Cosmetic surgery can be a rewarding and life-changing experience for the right patient, but what motivates people to go under the knife? Alice Hart-Davis investigates
Trying to get a fix on the psychology of cosmetic surgery is a bit like looking through a kaleidoscope. Shift the focus a bit and the whole picture changes. Is surgery empowering, enabling women – and, increasingly, men – to change their looks as they see fit or is it simply indulging vanity? It depends who you ask.
“There’s no question that cosmetic surgery is far more acceptable,” says Rajiv Grover, consultant plastic surgeon and president of the British Association of Aesthetic Plastic Surgeons (BAAPS). “But the vast majority of my patients still prefer to see me discreetly and avoid anyone knowing. People do feel judged.”
It’s a no-win situation. On the one hand, there’s the fixation with the youthful, clear-skinned, super-slim look paraded by models and actresses; on the other, there is still an undercurrent of disapproval for those so bold to admit they take active steps to pursue this ideal.
We know from the 2012 report from the All-Party Parliamentary Group on Body Image that half the UK public suffers from negative body image and for the majority of patients, who have been through a through consultation and are in the right frame of mind, cosmetic enhancement can change that in a positive way.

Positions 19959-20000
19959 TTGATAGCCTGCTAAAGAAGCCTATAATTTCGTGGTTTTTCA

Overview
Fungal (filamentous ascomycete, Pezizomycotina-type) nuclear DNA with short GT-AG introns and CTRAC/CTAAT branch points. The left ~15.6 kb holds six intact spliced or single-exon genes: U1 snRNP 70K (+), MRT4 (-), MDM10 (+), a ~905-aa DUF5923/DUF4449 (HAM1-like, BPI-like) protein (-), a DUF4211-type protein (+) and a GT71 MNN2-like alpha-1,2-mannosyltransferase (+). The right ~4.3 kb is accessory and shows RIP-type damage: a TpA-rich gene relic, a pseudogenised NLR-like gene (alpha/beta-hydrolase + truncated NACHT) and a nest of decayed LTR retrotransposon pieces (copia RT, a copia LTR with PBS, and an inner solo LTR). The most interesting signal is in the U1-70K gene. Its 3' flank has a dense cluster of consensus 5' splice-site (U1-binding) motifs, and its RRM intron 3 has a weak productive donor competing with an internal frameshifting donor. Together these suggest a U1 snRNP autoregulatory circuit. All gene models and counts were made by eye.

I would not advise surgery if a patient has very high expectations
As Norman Wright, a psychotherapist who works with cosmetic surgery patients, points out, given the numbers of people suffering with body dysmorphic disorder – 600,000 cases diagnosed and many more, surely, undiagnosed – the likelihood of prospective cosmetic surgery patients having underlying emotional or psychological issues is high, which is a problem for surgeons.
He encourages doctors and surgeons to “see the person behind the patient”. He says: “What I’m trying to do is not to talk people out of having cosmetic surgery, but to get surgeons to give patients the chance to explore the emotional and psychological issues of the procedure that they have chosen to have.”
So who shouldn’t have surgery? Research among BAAPS members shows they already turn down around 35 per cent of prospective patients. “I would not advise surgery if a patient has very high expectations beyond that of surgery, if the person is going through a major life event such as a divorce or has an underlying psychological condition,” says Dr Julian De Silva, a cosmetic surgeon based in central London. “Identifying these conditions can be challenging as often patient’s may not be aware themselves.”
Psychological screening for prospective patients would seem a vital move. The Centre for Appearance Research at the University of the West of England has come up with a user-friendly psychological screening tool to identify which patients might be at risk of post-operative dissatisfaction. It is currently being trialled by BAAPS surgeons. In the meantime, surgeons must keep their professional antennae attuned for potential problems.